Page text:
7. Research food hygiene before you go somewhere; for example salad in Asia is often washed in tap water which is one of the main ways people get sick. You’re also more likely to get sick from eating pizza than stir-fries, because they are often left luke-warm and then reheated. Street food is great if it’s fried in front of you as it kills the germs, but avoid anything left in glass cabinets. Then there are location-specific things such as the cups washed in puddles in India, and watermelons in Turkey that are soaked in dirty river water to make them bigger- ask the hotel or guest house owners if there is anything you should be aware of.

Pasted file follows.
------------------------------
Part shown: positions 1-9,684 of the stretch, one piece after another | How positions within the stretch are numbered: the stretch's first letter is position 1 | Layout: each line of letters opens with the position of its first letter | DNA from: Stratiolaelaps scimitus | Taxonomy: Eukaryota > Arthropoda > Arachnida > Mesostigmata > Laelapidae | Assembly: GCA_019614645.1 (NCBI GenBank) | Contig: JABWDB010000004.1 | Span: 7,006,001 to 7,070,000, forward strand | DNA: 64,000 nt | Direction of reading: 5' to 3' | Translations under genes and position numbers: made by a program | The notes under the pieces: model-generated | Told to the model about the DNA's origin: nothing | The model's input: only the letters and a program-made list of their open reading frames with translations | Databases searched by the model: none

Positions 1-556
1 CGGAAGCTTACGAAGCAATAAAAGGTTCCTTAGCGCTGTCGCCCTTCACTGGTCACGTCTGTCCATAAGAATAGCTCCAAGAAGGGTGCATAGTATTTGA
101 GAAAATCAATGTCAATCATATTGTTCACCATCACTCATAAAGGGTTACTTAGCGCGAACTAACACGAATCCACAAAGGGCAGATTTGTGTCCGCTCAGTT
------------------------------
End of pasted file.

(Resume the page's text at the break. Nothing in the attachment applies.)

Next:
And my biggest tip of all: Know and remind yourself that what goes into your child’s mouth DOES NOT dictate your value as a parent. Healthy food for kids is food that nourishes their wellbeing as a whole, not just their short-term nutrition. Get daheck off Instagram and know that So. Many. Parents are despairing as their child eats yet another day of beige food. Prioritise your connection and creating a happy time for yourselves as a family as you travel, and take the pressure off yourselves and your kids. Kids won’t remember a trip for how many bits of broccoli they ate; they’ll remember how much fun they had and how much time you spent relaxing and playing with them. Peace, dudes!
I hope that’s helpful- if you have any specific questions about getting healthy food for toddlers and kids while you travel please drop us a comment and we’ll be happy to help!